Here we are once again on the narrow, winding streets of this bayside Bronx neighborhood that first began to take shape in the 1920s as a summer resort community of tents and other makeshift dwellings. As the NY Times tells it:
In 1923, when Richard W. Shaw Sr., the first of four generations of Shaw landlords, bought the property, only one house stood out: a great stone mansion that overlooked pastures, swamps and, of course, the water.
During the summer he permitted church groups, Boy Scouts and, later, workers from New York City to pitch tents or build rustic cottages on what became known as Edgewater Camp.
"As kids, we'd go see cows grazing and then go down to the farmhouses nearby and steal tomatoes and squash," said John McNamara, a 72-year-old Bronx historian and former Edgewater resident, who recalls lazy summers of courting schoolgirls in canoes and walking three miles to the nearest trolley into town.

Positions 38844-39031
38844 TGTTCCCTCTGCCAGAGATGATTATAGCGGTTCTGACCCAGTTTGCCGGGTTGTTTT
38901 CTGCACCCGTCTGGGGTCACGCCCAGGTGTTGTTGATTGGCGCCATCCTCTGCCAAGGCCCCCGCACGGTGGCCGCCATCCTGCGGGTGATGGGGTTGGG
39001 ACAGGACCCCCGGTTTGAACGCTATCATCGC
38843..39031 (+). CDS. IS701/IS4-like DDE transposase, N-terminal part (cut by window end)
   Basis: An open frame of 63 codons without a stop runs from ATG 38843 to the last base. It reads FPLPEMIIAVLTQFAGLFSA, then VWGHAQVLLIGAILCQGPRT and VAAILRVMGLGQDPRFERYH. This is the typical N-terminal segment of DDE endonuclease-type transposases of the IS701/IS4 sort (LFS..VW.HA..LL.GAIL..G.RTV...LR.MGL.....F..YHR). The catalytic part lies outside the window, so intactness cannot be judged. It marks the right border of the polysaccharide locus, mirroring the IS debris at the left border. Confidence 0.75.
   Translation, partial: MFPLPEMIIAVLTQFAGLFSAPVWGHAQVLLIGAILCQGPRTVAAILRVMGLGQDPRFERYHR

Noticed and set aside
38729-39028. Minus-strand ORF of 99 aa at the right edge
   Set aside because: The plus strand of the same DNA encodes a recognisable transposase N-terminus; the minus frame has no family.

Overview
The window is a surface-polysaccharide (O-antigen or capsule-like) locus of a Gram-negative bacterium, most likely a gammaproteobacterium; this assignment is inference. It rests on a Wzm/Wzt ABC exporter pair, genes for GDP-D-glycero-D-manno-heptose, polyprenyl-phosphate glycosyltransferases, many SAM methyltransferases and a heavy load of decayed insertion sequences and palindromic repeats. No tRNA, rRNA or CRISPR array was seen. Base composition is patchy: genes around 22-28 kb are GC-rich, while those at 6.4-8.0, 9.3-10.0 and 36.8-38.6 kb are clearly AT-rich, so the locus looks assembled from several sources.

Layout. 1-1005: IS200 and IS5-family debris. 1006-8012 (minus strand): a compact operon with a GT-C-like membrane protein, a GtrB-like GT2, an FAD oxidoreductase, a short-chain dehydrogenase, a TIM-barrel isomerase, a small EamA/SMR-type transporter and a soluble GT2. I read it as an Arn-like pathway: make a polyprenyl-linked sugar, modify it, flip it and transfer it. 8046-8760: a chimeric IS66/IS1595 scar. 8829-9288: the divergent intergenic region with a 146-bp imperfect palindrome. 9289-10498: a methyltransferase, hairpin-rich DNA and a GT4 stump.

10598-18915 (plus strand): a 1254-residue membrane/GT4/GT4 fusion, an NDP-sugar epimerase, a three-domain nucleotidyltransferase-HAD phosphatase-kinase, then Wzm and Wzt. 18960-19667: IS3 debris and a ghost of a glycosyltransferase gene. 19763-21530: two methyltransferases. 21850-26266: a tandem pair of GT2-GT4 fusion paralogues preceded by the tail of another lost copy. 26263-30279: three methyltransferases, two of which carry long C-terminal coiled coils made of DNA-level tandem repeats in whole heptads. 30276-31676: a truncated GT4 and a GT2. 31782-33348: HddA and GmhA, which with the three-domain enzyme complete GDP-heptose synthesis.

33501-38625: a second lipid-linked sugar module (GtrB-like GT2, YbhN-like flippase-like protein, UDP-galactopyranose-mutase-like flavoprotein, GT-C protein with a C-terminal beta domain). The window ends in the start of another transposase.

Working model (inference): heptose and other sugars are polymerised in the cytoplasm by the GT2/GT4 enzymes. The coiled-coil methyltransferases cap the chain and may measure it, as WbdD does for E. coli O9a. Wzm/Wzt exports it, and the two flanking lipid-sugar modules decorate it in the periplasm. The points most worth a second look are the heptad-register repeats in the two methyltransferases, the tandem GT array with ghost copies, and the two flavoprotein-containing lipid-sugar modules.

"We lived in wooden-sided tents with canvas tops," he said. "We had no electricity, just kerosene stoves. It was a real pioneer community."
In the 1930's, the Great Depression forced many of the summer residents to sell their homes in the city. They winterized their Edgewater bungalows with newspapers, cardboard boxes and other crude insulation. A permanent community was born.
For all its scenic beauty, Edgewater is a planner's nightmare, with neither building codes nor zoning laws. Fire hydrants sprout in backyards, a reminder of how the early residents simply ignored the street grid the city had planned for them.
The result is a jumble of 675 single-family houses shoehorned into 55 acres of land, elbowing one another on 30-by-50-foot plots.